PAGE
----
The Wanderer and a Miraculous Rescue

Schooner Wanderer. Painting by Oswald Brierly From the collections of the State Library of New South Wales, a128927.

Far out in the middle of the Pacific Ocean, a seaman on board a small schooner thought his imagination was getting the better of him.     It was daybreak on 5 February 1850.   His ship, the 140-ton schooner Wanderer was en route from Sydney to San Francisco and still under storm canvas having just survived a powerful storm.  

They had sailed from Sydney three months earlier and were slowly island-hopping across the Pacific.   The ship’s owner, Scottish entrepreneur Benjamin Boyd, was in no great hurry.   He was still licking his wounds after the spectacular failure of his grandiose enterprises centred around Boydtown at Twofold Bay (near present-day Eden on the NSW south coast).   He now hoped to turn his luck around on the booming California goldfields.     

Most recently the Wanderer had departed Papeete in the Society Islands (French Polynesia) bound for Hawaii.  It was on this leg of their voyage that they weathered the cyclonic conditions and performed a miraculous rescue.

Benjamin Boyd portrait. Source: Australian Town and Country Journal 29 Aug 1906 Page 28.

The sailor reported that he thought he had glimpsed something bobbing in the mountainous seas even though they were hundreds of miles from land.   A man was sent aloft with a telescope and after a few minutes he called down that there was a whaleboat in distress several miles to windward.   The Wanderer bore down on the stricken craft and discovered it contained six occupants.     

The seas were still running high and it was not until their third attempt that a line was got across to the boat.   The only words the men on the Wanderer could discern were plaintive cries for water.   Then all six passengers, three men, and three women were hauled across and safely got aboard the schooner, very lucky to be alive.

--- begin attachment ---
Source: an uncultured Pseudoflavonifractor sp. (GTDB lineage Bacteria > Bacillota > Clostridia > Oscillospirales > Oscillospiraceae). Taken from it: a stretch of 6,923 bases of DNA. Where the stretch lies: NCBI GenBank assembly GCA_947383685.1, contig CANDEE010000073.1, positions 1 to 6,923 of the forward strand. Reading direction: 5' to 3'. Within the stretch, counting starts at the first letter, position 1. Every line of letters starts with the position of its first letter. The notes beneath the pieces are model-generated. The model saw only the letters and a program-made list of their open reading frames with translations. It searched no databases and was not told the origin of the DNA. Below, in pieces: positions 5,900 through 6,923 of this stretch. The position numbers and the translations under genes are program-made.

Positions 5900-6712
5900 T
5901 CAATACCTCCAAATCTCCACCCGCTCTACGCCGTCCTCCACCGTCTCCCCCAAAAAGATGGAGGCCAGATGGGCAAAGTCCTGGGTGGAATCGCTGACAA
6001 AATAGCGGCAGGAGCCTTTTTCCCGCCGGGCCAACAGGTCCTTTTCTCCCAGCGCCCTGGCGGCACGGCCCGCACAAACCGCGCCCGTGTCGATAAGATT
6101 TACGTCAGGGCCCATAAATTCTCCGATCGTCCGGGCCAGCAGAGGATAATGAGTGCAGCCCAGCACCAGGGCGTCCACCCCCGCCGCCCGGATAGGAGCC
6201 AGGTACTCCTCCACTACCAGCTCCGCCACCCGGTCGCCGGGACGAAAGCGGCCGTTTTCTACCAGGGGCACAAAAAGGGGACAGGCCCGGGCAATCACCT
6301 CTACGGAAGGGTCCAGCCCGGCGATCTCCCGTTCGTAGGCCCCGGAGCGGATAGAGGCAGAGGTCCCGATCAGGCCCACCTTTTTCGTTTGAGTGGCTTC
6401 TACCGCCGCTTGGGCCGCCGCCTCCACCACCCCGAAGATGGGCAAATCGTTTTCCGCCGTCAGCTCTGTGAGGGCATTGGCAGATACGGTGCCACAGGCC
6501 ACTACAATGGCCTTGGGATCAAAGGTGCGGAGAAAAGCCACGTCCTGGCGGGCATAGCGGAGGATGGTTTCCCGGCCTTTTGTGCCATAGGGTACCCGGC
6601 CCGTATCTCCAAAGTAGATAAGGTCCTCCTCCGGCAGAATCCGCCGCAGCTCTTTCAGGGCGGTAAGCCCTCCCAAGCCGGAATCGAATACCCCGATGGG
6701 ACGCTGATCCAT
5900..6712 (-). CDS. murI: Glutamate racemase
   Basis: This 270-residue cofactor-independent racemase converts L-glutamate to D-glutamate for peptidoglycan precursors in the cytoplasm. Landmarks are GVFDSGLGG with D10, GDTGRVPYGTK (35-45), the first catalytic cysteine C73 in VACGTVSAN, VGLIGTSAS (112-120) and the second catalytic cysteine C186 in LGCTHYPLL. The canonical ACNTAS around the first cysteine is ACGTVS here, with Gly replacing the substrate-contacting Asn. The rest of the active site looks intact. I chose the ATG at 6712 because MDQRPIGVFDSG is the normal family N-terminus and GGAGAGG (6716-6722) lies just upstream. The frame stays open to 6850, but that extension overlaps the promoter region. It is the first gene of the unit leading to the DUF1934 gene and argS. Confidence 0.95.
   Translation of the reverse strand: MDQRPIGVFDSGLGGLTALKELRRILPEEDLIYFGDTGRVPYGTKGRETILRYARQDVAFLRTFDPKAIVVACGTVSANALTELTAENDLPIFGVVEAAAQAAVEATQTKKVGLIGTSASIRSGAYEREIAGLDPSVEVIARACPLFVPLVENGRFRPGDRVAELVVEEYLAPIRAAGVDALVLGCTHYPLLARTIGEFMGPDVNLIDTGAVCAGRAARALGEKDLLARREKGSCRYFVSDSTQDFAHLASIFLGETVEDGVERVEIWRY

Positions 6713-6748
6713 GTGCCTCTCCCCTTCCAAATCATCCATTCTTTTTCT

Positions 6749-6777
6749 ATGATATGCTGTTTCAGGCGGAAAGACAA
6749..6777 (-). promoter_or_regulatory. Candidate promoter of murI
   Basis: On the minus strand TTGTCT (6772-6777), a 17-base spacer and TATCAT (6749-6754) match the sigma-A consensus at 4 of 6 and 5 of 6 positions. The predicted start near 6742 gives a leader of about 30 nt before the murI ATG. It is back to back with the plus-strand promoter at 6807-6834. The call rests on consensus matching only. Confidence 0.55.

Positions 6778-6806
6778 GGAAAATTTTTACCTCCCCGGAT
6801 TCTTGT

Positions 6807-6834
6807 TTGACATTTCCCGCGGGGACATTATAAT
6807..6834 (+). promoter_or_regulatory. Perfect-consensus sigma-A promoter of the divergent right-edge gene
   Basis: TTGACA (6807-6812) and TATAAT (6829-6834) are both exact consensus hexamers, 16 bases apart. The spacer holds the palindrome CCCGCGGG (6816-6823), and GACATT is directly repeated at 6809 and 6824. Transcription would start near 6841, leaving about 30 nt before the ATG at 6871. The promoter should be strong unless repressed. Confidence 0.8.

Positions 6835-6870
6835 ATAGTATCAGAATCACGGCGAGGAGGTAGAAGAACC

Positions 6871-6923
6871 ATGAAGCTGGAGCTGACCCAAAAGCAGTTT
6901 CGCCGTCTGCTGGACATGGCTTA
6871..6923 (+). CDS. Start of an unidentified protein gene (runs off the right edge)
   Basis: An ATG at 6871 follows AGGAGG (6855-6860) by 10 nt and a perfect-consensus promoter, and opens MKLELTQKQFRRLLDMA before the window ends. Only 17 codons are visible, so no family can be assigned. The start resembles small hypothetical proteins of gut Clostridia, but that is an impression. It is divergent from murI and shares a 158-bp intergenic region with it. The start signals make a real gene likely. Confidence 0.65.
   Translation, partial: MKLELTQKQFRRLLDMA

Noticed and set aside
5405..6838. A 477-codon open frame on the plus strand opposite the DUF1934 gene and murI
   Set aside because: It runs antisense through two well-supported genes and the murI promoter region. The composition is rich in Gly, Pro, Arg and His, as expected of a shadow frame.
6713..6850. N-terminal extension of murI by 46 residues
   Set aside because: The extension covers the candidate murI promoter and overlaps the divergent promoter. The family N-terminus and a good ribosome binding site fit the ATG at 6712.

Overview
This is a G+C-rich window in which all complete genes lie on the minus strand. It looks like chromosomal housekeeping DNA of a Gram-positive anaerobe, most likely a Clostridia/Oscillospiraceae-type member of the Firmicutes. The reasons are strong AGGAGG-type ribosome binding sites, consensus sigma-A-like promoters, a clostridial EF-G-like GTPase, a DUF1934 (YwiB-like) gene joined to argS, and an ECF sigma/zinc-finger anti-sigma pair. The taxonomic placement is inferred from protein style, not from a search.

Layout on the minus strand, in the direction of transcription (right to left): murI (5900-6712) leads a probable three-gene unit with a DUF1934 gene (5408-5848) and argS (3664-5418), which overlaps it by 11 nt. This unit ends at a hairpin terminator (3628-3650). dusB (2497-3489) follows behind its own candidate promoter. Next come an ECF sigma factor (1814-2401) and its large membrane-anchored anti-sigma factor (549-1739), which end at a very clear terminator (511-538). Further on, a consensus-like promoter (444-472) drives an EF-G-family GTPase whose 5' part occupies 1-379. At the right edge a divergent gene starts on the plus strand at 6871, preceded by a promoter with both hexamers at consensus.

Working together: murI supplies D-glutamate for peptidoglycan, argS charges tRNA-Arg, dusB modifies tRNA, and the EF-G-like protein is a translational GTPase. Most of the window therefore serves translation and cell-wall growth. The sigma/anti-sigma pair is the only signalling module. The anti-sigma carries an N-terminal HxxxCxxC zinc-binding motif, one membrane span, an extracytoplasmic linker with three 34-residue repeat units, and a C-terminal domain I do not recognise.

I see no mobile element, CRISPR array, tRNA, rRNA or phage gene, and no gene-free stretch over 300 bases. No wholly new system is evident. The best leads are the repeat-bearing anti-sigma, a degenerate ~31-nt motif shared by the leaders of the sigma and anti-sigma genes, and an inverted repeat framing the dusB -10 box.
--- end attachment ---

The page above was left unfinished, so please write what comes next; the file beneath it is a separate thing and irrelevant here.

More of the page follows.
It turned out the whaleboat belonged to Jose Davis, “a Brazilian man-of-colour”1 who had since resided in Hawaii for the past 17 years.   With his wife and four others, (all South Pacific Islanders) he had set off from Oahu nine days earlier intending to reach Maui.    They were only about 50kms from home when disaster struck.

The whaleboat was caught in a severe storm that raged for days.   The sail was ripped to shreds and they lost their rudder during the tempest which made the whaleboat uncontrollable.   What’s more, the planking had sprung so they were also taking on water.    The boat drifted at the mercy of the wind and waves for nine days and it was ultimately pushed some 600kms south.   They had no drinking water and the only food Davis and his comrades had was a few pumpkins.  

Map of the Pacific Ocean showing where the whaleboat was found.

But Jose was not one to give up hope.   Once the weather abated, he planned to use the women’s dresses to make a new sail and then bear east towards the South American coast using the sun and stars to guide him.  

With the new passengers on board and being cared for, the Wanderer continued north to Hawaii.   The whaleboat sank shortly after it was abandoned.   In time Jose and the others were landed at Maui to be reunited with their astonished and grateful families and friends who had since given them up for dead.

The Wanderer continued on to San Francisco, but Boyd failed to strike it rich on the goldfields and decided to return to Australia.   On the homeward voyage, they stopped at Guadalcanal where he vanished while out hunting.   His body was never found.

1.      Colonial Times, 31 May 1850, p. 4.

© Copyright C.J. Ison / Tales from the Quarterdeck, 2022.

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